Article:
John
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Massimo Tessitori
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« Reply #9 on: May 20, 2010, 07:13:27 AM »

Hi John,
let me know more, please.
Massimo
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learstang
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« Reply #10 on: May 26, 2010, 05:37:01 AM »

John, I'm tempted to get the AKAN paints from Linden Hill, but I haven't had much success in using acrylics with airbrushes over the years.  It looks like you got yours to behave pretty well.  I was interested to see the AMT-7 colour - it's more muted and darker than I would have thought, almost like a darkened Hellblau.  The paint I just used on my latest Il-2 was Testors Topsides Blue (Russian), and I liked the results.  It's more muted than the WEM blue I'd been using previously.  It is however still considerably lighter than AKAN's AMT-7.  Forget problematic colours like AMT-1 and AMT-12 - I'd just be glad to get the blue undersurfaces correct.  At any rate, thank you for reporting on your experiments with AKAN.  Keep up the good work!

Regards,

Learstang
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"I'll sleep when I'm dead."

- Warren William Zevon

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John Thompson
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« Reply #11 on: May 30, 2010, 07:48:56 PM »

John, I'm tempted to get the AKAN paints from Linden Hill, but I haven't had much success in using acrylics with airbrushes over the years.  It looks like you got yours to behave pretty well.  I was interested to see the AMT-7 colour - it's more muted and darker than I would have thought, almost like a darkened Hellblau.  The paint I just used on my latest Il-2 was Testors Topsides Blue (Russian), and I liked the results.  It's more muted than the WEM blue I'd been using previously.  It is however still considerably lighter than AKAN's AMT-7.  Forget problematic colours like AMT-1 and AMT-12 - I'd just be glad to get the blue undersurfaces correct.  At any rate, thank you for reporting on your experiments with AKAN.  Keep up the good work!

Regards,

Learstang

Hi Learstang! Thanks for the kind words. Yes, it's hard to "believe" that AMT-7 is so dark; likewise the two AMT topside greys. All I can say is that the FS595 equivalent given for AMT-7 by Vakhlamov and Orlov is almost identical, but they, like Mr. Akanihin, could be basing that on the samples in the Albom Nakrasok, so obviously they would get the same result. When I finally get around to actually using some of this paint to do a model, I will probably try "scale-effecting" it with about 15% white, which I think is the theoretical percentage for 1/72 scale.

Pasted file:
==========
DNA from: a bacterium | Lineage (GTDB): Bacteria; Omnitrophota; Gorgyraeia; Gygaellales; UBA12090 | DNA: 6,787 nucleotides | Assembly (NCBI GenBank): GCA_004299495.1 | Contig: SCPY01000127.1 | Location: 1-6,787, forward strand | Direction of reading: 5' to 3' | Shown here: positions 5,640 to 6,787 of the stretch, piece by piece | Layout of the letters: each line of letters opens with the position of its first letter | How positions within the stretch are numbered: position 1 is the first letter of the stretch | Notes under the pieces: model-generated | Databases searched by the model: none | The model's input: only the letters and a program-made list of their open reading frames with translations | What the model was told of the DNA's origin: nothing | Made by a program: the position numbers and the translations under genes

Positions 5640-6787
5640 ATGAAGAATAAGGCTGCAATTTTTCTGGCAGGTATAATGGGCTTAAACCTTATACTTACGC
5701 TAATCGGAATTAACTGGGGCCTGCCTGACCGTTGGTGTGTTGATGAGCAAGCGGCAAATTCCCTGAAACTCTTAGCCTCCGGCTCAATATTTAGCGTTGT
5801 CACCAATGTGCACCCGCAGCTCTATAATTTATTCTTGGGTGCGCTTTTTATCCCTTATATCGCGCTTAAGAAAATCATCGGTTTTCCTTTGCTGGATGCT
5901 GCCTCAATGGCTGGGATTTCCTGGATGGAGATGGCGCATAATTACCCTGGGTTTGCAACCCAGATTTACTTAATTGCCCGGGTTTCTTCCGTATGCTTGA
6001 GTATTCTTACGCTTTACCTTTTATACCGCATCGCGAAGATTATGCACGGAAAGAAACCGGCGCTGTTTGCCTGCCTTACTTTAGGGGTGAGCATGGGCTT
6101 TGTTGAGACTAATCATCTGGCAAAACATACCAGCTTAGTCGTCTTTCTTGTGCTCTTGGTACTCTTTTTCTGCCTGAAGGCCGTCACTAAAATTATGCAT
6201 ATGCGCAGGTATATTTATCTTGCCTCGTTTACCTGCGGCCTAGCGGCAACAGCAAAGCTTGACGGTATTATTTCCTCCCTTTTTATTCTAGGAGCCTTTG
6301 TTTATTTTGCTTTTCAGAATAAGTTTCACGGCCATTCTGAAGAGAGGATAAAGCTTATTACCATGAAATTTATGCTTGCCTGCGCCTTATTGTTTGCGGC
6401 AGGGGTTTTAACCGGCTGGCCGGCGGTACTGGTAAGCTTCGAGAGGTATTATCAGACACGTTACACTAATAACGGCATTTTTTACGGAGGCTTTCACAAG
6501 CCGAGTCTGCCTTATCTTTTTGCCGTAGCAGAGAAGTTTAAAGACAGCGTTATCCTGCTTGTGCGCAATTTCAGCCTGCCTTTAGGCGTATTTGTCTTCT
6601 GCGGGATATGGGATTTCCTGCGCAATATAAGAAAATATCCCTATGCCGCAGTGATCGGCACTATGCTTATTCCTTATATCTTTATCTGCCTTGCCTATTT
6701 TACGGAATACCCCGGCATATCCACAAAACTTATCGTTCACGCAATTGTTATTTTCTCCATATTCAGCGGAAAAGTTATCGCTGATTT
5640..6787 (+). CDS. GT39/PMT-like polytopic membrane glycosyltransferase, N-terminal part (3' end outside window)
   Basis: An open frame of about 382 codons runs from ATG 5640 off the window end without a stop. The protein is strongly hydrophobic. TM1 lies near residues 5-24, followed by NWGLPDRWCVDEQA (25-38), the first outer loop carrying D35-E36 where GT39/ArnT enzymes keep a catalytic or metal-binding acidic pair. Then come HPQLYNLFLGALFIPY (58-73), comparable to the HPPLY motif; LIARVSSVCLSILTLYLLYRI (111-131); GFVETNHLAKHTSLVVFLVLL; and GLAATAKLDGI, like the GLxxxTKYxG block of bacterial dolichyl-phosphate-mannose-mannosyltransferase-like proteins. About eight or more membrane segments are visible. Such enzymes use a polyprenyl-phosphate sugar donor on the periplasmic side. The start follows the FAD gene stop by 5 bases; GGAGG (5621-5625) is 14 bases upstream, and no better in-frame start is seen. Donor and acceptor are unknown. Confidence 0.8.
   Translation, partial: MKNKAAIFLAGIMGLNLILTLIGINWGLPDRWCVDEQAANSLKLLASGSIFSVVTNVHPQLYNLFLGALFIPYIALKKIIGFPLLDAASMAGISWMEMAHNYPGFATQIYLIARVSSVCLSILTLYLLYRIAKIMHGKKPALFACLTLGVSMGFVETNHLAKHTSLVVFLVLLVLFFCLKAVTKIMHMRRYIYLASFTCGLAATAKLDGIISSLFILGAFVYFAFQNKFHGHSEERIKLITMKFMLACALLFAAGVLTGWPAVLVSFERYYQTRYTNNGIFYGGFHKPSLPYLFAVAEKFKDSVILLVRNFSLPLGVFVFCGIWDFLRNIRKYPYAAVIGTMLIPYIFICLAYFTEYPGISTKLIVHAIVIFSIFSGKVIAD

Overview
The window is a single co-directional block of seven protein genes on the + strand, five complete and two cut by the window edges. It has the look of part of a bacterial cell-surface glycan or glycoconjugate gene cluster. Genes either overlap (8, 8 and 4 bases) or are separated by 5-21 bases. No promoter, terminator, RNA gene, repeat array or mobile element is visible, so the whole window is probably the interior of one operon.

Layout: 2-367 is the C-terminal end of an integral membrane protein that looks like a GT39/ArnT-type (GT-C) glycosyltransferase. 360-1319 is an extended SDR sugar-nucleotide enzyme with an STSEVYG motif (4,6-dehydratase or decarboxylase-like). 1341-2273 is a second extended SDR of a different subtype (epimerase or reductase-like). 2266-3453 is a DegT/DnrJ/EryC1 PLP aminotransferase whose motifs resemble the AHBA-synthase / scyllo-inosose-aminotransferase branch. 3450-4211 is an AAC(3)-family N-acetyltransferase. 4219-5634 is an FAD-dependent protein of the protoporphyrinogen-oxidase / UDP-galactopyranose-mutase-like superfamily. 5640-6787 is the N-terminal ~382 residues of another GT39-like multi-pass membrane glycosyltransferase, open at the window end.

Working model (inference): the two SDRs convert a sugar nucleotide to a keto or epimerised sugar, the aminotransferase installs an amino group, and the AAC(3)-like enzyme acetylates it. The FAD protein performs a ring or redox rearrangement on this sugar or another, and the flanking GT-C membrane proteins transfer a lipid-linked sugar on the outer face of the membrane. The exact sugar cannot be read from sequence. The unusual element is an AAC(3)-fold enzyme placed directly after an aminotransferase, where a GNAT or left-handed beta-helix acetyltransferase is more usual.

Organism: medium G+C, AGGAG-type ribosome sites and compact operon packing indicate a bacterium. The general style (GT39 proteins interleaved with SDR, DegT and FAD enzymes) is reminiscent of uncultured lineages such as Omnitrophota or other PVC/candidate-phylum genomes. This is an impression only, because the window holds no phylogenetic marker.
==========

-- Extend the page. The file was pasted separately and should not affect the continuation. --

John
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Massimo Tessitori
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« Reply #12 on: May 31, 2010, 09:07:39 PM »

Hi John, I had a new look to my chip of Humbrol 89, comparing it with FS25190 given by Orlov for AMT-7. Their colors are very similar, my 89 is just a bit lighter of the FS shade. I wonder if your chips and mine are identical, maybe the shades of Humbrol paints change with the stock?
Massimo
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John Thompson
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« Reply #13 on: May 31, 2010, 09:21:45 PM »

Hi John, I had a new look to my chip of Humbrol 89, comparing it with FS25190 given by Orlov for AMT-7. Their colors are very similar, my 89 is just a bit lighter of the FS shade. I wonder if your chips and mine are identical, maybe the shades of Humbrol paints change with the stock?
Massimo

That's possible - I've certainly seen rumours on the Britmodeller forum of colour variation between "old Humbrol" and "new Humbrol" with the same numbers. The tin I bought was (I think) the new formula. I'll have to do some more checking when I get time.

John
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Seawinder
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« Reply #14 on: October 23, 2011, 04:15:52 AM »

John, I'm tempted to get the AKAN paints from Linden Hill, but I haven't had much success in using acrylics with airbrushes over the years.  It looks like you got yours to behave pretty well.  I was interested to see the AMT-7 colour - it's more muted and darker than I would have thought, almost like a darkened Hellblau.  The paint I just used on my latest Il-2 was Testors Topsides Blue (Russian), and I liked the results.  It's more muted than the WEM blue I'd been using previously.  It is however still considerably lighter than AKAN's AMT-7.  Forget problematic colours like AMT-1 and AMT-12 - I'd just be glad to get the blue undersurfaces correct.  At any rate, thank you for reporting on your experiments with AKAN.  Keep up the good work!

Regards,

Learstang

Hi Jason.

I'm still working on finding a good approximation of AMT-4 using Model Master and/or Mr. Color. I'm almost ready with a report, which I'll post to the thread I started earlier. Here's a couple of observations about Akan paints, of which I have several bottles. Their AMT-7, which I used on my Il-2, is just a bit lighter and just a bit greener than FS 25190. Although I thought it very dark out of the bottle, it actually looks pretty convincing now that the model is completed. Also, it was very easy to apply -- covered well in a couple of light coats -- and I'm pretty sure I remember not having to thin it.

OTOH, Akan's AMT-4 does not impress me. I think it's a poor match for either of the two most common FS references, 24102 and 24151. Its hue is is browner than 24102, and significantly darker -- very close to 24079. Also, (like a lot of green paints when compared to blues, I think), it is harder to apply, even unthinned: it tends to bead away from the point of application, leaving uncovered areas.

More later.
Pip Moss